Age-dependent effects of diabetes and obesity on liver-related events in non-alcoholic fatty liver disease: Subanalysis of CLIONE in Asia.

Journal: Journal Of Gastroenterology And Hepatology

Objective: Older age, type 2 diabetes mellitus (T2DM), and obesity are known risk factors for liver-related events (LREs). We investigated the impacts of T2DM and obesity on LRE according to age in Japanese patients with non-alcoholic fatty liver disease (NAFLD).

Methods: We performed a subanalysis of a retrospective cohort study (CLIONE in Asia), including 1395 patients with biopsy-proven NAFLD. The median follow-up was 4.6 years.

Results: The median age was 57 years, and 36.2% had T2DM. The median body mass index (BMI) was 27.4, and 28.5% were severely obese (BMI ≥ 30). During follow-up, 37 patients developed hepatocellular carcinoma (HCC), and 58 patients developed LRE. In patients younger than 65 years, advanced fibrosis (hazard ratio [HR] 7.69, P < 0.001) and T2DM (HR 3.37, P = 0.017) were HCC risk factors, and advanced fibrosis (HR 9.40, P < 0.001) and T2DM (HR 2.51, P = 0.016) were LRE risk factors. In patients 65 years and older, advanced fibrosis (HR 4.24, P = 0.010) and obesity (HR 4.60, P = 0.006) were HCC risk factors, and advanced fibrosis (HR 4.22, P = 0.002) and obesity (HR 4.22, P = 0.002) were LRE risk factors.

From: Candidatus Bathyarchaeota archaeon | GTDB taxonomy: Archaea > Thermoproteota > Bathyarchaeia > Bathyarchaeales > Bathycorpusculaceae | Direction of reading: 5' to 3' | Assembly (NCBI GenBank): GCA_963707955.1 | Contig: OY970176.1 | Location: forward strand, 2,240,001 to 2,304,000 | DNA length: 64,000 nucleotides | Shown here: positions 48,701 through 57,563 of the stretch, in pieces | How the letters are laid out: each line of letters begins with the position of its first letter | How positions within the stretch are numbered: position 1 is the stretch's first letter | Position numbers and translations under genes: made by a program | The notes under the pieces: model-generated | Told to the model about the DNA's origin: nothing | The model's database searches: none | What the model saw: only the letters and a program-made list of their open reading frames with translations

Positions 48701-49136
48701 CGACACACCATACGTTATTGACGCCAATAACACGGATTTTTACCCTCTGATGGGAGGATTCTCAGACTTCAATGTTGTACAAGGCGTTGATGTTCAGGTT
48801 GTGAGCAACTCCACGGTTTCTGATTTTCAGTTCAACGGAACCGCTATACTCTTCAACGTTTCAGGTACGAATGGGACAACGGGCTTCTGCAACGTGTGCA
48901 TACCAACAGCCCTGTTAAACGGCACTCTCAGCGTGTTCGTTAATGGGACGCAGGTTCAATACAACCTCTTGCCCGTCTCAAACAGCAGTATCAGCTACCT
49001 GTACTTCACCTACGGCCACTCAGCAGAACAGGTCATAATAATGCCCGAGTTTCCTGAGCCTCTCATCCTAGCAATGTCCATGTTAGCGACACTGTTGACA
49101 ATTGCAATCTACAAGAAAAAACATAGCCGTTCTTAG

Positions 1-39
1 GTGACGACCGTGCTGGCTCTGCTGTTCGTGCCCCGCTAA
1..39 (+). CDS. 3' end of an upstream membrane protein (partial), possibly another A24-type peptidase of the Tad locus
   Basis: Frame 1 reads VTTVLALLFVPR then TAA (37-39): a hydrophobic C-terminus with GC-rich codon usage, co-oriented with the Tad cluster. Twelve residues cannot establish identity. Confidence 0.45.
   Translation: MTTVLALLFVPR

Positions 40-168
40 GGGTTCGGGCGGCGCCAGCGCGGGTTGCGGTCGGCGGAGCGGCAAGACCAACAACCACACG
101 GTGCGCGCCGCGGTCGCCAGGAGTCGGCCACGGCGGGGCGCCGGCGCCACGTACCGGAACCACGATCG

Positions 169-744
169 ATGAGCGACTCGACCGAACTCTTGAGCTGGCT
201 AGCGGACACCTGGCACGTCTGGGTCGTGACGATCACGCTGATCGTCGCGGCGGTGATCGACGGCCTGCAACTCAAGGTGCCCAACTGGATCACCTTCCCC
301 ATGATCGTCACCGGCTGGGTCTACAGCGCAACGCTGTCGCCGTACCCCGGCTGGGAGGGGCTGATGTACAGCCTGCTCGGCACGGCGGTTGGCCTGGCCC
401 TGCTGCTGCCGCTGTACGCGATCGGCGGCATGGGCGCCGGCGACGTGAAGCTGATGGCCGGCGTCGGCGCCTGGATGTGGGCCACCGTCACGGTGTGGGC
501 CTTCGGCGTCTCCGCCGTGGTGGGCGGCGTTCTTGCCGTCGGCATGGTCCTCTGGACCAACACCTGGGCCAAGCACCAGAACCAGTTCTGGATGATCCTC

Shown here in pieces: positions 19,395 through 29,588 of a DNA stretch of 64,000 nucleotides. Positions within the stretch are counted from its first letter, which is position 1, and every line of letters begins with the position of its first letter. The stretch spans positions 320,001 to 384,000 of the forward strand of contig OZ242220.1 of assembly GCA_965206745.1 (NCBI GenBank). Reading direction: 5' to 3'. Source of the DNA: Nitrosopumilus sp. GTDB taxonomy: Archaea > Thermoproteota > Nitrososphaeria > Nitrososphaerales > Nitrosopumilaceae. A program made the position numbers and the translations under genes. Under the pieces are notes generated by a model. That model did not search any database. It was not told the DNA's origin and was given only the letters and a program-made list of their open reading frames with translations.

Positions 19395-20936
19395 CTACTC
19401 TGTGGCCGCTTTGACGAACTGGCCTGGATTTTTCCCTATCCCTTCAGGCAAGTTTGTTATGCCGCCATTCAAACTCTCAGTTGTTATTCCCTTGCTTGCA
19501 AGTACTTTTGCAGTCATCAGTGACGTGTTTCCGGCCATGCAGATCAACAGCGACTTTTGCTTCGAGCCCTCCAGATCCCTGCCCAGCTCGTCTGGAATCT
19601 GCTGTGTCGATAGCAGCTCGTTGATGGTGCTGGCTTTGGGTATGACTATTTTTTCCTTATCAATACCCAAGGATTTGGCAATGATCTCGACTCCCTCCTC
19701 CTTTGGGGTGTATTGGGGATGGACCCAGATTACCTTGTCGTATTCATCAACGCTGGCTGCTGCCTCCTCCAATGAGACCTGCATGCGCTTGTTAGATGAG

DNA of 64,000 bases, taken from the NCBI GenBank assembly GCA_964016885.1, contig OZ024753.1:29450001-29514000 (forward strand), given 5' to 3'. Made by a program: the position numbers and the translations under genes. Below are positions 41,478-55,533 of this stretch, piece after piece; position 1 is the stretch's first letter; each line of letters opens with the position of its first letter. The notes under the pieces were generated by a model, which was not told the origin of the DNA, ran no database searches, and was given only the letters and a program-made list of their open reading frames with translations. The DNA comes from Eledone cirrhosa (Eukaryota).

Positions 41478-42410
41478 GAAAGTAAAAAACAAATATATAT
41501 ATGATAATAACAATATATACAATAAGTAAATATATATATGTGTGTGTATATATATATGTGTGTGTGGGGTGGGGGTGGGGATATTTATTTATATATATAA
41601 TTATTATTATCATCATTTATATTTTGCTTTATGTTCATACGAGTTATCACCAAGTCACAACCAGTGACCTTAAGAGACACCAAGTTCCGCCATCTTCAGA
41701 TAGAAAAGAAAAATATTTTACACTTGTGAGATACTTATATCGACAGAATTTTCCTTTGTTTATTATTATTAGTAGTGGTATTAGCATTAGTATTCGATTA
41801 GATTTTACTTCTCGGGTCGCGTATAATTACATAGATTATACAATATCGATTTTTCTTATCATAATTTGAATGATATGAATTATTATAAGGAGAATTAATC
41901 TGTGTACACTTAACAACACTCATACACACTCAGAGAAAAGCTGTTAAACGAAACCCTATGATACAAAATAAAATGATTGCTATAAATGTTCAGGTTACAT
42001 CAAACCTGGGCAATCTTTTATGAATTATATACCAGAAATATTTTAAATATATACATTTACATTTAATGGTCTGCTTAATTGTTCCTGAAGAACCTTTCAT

Conclusions: Type 2 diabetes mellitus and obesity contributed to LRE in younger and older patients, respectively, along with advanced fibrosis. Therefore, controlling T2DM in patients younger than 65 years and controlling weight in patients 65 years and older could prevent LRE. The development of age-dependent screening and management strategies is necessary for patients with NAFLD.